Obituaries refer to Anderson’s “dignified mien,” his “long beard frosted by suffering,” his “utterance measured slow,” and his Scottish humour. His many publications attest to his energy, his breadth of interest, and his penchant for historical research.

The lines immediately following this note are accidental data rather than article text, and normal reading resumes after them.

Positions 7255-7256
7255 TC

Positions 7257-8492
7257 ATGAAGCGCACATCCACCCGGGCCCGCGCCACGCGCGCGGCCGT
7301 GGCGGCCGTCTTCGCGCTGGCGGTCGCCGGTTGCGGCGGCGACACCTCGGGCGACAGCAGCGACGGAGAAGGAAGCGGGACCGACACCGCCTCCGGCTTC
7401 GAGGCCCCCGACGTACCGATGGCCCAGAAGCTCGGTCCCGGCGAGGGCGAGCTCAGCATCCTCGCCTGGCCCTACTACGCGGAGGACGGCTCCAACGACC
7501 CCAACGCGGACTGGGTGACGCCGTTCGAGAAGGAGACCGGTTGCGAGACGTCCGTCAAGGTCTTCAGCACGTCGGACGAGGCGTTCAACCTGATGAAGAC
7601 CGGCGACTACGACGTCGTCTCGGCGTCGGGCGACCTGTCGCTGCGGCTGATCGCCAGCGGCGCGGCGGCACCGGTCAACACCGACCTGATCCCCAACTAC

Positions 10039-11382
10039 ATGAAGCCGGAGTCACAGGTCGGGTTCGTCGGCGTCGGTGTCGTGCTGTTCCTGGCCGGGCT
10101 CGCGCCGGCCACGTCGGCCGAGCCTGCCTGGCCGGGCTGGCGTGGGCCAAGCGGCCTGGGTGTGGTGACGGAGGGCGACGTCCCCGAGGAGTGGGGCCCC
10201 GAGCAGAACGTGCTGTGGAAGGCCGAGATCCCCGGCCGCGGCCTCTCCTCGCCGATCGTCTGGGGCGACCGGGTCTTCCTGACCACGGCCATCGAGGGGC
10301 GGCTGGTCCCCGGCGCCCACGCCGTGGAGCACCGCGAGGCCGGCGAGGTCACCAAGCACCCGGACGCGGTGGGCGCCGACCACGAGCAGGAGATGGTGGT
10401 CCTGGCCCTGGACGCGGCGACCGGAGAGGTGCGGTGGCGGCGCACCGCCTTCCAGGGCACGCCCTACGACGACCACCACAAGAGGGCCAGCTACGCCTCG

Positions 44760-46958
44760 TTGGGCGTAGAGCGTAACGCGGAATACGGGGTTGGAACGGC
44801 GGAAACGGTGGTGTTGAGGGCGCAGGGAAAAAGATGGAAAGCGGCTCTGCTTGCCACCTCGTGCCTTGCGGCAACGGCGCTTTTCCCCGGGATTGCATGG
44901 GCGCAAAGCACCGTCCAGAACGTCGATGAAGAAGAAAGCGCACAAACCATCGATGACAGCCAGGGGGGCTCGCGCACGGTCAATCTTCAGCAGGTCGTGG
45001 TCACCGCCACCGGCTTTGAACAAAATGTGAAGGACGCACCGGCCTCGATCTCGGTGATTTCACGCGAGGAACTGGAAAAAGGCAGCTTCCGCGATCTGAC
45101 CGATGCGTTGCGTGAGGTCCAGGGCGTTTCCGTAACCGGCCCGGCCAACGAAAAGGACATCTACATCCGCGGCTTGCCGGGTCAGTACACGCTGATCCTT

W. J. Anderson, “The archives of Canada,” and “Canadian history, the siege and blockade of Quebec, by Generals Montgomery and Arnold in 1775–1776,” in Lit. and Hist. Soc. of Quebec, Trans., new ser., IX (1872), 117, 49 (the second appeared as an off-print, Quebec, 1872); “Curiosities of Canadian literature: Washington and Jumonville,” Canadian Monthly and National Review (Toronto), III (1873), 55; “Evangeline and the archives of Nova Scotia,” Lit. and Hist. Soc. of Quebec, Trans., new ser., VII (1870), 5; “Gold fields of Nova Scotia,” Lit. and Hist. Soc. of Quebec, Trans., new ser., II (1864), 35; The gold-fields of the world, our knowledge of them, and its application to the gold fields of Canada (Quebec, 1864); The life of F.M., H.R.H. Edward, Duke of Kent, illustrated by his correspondence with the de Salaberry family, never before published, extending from 1791 to 1814 (Ottawa and Toronto, 1870); The lower St. Lawrence, its scenery, navigation and commerce, forming a complete tourist’s guide (Quebec, 1872); “Military operations at Quebec from the capitulation by De Ramesay on 18th September, 1759, to raising the siege by De Levis between the night of the 17th and the morning of the 18th May, 1760,” Lit. and Hist. Soc. of Quebec, Trans., new ser., VII (1870), iii; “On Canadian history and biography, and passages in the lives of a British prince and a Canadian seigneur,” Lit. and Hist. Soc. of Quebec, Trans., new ser., V (1867), 15; “On the coal-like substance or ‘altered Bitumen’ found in the excavations at Fort no. 3, Point Levis, and the presently accepted theories on the origin of coals, bitumens and petroleum springs, with an account of the ‘Carboniferous system’ of British North America,” Lit. and Hist. Soc. of Quebec, Trans., new ser., IV (1866), 19; “Opening address – ‘Review of the past year, moving accidents by flood and field’,” Lit. and Hist. Soc. of Quebec, Trans., new ser., VIII (1871), 5. [James Murray], Journal of the siege of Quebec, 1759–1760, by General Jas. Murray (Lit. and Hist. Soc. of Quebec, Historical Documents, D.6., 3rd ser., Quebec, 1871). Recueil de ce qui s’est passé en Canada au sujet de la guerre, tant des Anglais que des Iroquois, depuis l’année 1682 (Lit. and Hist. Soc. of Quebec, Historical Documents, D.6., 3rd ser., Quebec, 1871). Morning Chronicle (Quebec), 18 May 1873. Quebec Daily Mercury, 18 May 1873. The centenary volume of the Literary and Historical Society of Quebec, 1824–1924, ed. Henry Ievers (Quebec, 1924). Index to the lectures, papers, and historical documents published by the Literary and Historical Society of Quebec . . . , ed. F. C. Wurtele and J. W. Strachan (Quebec, 1927), 30, 46, 47. List of historical documents and new series of “Transactions” published by the Literary and Historical Society of Quebec (Quebec, 1927). Morgan, Bibliotheca Canadensis. “Les disparus, William-James Anderson,” BRH, XXXV (1929), 620.